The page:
The Philadelphia 76ers and Miami Heat are tied 1-1 in the first round of the Eastern Conference playoffs. The process is becoming more difficult to trust for some people after the Heat responded with a gritty performance in Game 2 and Joel Embiid displayed his dissatisfaction with being held out due to an orbital fracture (and recently being declared doubtful for Game 3).
The Sixers now have to win a game on the road to win the series. All hope isn’t lost. Remember the Sixers won 28 games last year and 10 the year before that. This season’s already been a success.
Before Monday’s 113-103 Game 2 loss to the Miami Heat, the Philadelphia 76ers were winners of 17 straight. More than half of those games were without the injured Joel Embiid. Now that’s not to say the Sixers are better without Embiid (they aren’t) but the team has shown they are capable of winning without him. And, as the No. 3 seed, a loss to the less-talented Miami Heat would be a disappointing upset for Philadelphia.
Here are a few keys to a Game 3 victory for the Sixers.
Without Embiid, the advantages of having Ben Simmons as the focal offensive player were on full display in Game 1 when the Sixers scored 130 points and won by 27. Simmons dished out 14 assists. Five players (Dario Saric 4, Robert Covington 2, J.J. Redick 4, Ersan Ilyasova 3, Marco Belinelli 4) hit two or more threes. As a whole, the Sixers shot 18-28 (64.3%) from three. Not often do you blow a team out when allowing over 100 points but the Sixers’ shooting made it happen.
Game 2 was the polar opposite. The whole team went cold from three, shooting 7-for-36 (19.4%). That is something that just can’t happen if they hope to win the series. Philadelphia has an abundance of above-average shooters. Even if one player can pick up the slack from the three-point line when the rest of the team is struggling it will help immensely. Saric heated up and made two of his three shots from beyond the arc in the fourth quarter of Game 2 and it was almost enough to bring the Sixers back. Someone needs to do step up and do this earlier in the game if the shots aren’t falling for the Sixers to win Game 3.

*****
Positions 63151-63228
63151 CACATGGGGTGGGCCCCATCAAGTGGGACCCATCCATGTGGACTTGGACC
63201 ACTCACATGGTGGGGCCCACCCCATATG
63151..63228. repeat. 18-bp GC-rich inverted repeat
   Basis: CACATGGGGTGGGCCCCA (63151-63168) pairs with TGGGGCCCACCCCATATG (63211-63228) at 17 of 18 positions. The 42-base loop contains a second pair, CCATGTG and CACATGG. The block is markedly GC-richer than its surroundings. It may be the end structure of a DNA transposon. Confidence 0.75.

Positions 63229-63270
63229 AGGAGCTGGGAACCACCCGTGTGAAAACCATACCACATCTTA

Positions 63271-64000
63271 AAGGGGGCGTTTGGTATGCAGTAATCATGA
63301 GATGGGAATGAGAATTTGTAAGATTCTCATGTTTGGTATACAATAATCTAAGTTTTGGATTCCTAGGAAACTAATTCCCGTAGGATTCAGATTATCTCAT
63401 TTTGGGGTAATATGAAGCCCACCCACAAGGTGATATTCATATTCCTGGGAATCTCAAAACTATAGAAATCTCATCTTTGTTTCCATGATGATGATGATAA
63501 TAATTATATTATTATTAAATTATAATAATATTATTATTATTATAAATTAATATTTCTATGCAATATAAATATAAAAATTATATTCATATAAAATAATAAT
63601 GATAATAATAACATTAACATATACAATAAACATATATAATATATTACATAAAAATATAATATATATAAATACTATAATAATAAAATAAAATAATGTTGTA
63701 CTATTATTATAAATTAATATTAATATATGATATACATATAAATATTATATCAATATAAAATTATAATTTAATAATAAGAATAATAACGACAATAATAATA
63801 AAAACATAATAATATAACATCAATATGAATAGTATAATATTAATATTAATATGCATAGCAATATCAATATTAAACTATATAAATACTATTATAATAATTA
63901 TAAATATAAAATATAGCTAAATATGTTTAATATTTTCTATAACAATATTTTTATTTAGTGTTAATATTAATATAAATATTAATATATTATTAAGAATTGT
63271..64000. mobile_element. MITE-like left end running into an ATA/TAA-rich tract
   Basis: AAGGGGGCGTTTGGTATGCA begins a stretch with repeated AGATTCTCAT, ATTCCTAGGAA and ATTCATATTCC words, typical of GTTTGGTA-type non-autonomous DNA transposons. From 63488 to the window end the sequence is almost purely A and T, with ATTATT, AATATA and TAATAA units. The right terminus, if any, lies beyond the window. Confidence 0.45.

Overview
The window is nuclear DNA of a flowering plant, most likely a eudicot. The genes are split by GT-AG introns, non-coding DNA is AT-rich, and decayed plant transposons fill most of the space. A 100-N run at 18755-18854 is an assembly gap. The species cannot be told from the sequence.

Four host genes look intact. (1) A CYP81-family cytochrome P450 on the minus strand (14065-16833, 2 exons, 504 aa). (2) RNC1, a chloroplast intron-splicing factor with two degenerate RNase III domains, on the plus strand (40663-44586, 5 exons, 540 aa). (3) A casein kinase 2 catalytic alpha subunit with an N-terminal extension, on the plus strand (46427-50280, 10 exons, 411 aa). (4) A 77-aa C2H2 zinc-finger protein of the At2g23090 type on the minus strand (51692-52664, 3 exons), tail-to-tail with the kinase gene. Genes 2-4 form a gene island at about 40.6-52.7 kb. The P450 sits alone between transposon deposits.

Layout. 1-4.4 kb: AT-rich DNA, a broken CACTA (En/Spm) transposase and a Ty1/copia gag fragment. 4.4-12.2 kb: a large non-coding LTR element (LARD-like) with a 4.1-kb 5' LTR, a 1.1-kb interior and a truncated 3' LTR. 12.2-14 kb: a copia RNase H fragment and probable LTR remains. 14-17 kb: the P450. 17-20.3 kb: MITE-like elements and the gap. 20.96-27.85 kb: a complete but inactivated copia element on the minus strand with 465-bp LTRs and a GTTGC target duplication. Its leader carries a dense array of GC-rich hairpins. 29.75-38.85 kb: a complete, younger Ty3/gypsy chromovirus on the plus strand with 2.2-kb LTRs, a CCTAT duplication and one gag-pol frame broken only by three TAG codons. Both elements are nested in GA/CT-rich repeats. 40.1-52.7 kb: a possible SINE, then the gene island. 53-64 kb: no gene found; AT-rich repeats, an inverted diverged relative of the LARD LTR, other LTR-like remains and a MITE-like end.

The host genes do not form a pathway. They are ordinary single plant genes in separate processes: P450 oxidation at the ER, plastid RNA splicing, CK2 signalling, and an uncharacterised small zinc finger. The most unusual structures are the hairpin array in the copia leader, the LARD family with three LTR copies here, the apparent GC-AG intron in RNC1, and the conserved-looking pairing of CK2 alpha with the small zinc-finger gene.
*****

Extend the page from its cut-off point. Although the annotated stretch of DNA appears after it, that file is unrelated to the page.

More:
Match Miami’s defensive intensity
The main reason the Sixers lost Game 2 was because of Miami’s stifling defense. Basically the entire Heat roster consists of players capable of playing tough, physical, borderline-dirty defense in Kelly Olynyk, Justise Winslow, James Johnson, Josh Richardson and Hassan Whiteside.
They did just that in Game 2.
Erik Spoelstra used a combination of players to harass Simmons the length of the court for the entire game. Simmons was up for the challenge and responded by making many tough layups in traffic later in the game. It was too late.
The defensive pressure also rattled the Philadelphia three-point shooters. The pace of the game was much slower than Game 1 and shots beyond the arc weren’t as open in the crowded half-court.
The Sixers must match the intensity and return the physicality on the defensive end so they don’t fall into an insurmountable hole like they did in the second quarter of Game 2 when their shots weren’t falling and the Heat outscored them 34-13.
James Johnson (7-for-7 from the field, 18 points), Goran Dragic (8-for-14, 20 points) and Dwyane Wade (11-for-16, 28 points) made tough shots but also had many open shots due to lackadaisical defense and it proved to be the difference.
A slowed-down, half-court style of game favors the Heat especially without Embiid’s presence in the paint to grab rebounds, contest shots and post-up which leads me to my next point…
Let Joel Embiid play
As stated before, Embiid voiced his frustration with not being on the court with his teammates. He sustained a concussion and broken orbital bone in a freak collision with teammate Markelle Fultz on March 28. The suspected timetable for recovery was two to four weeks.
It makes sense for the team to hold him out in hopes of not re-injuring himself, but it’s the playoffs. They could do it without him, as shown in Game 1, but Game 2 showed the importance of Embiid being on the court.
Making the playoffs isn’t guaranteed every season. Players have played with protective masks on before. Risk the consequences.
If he wants to play, let him play, before it’s too late.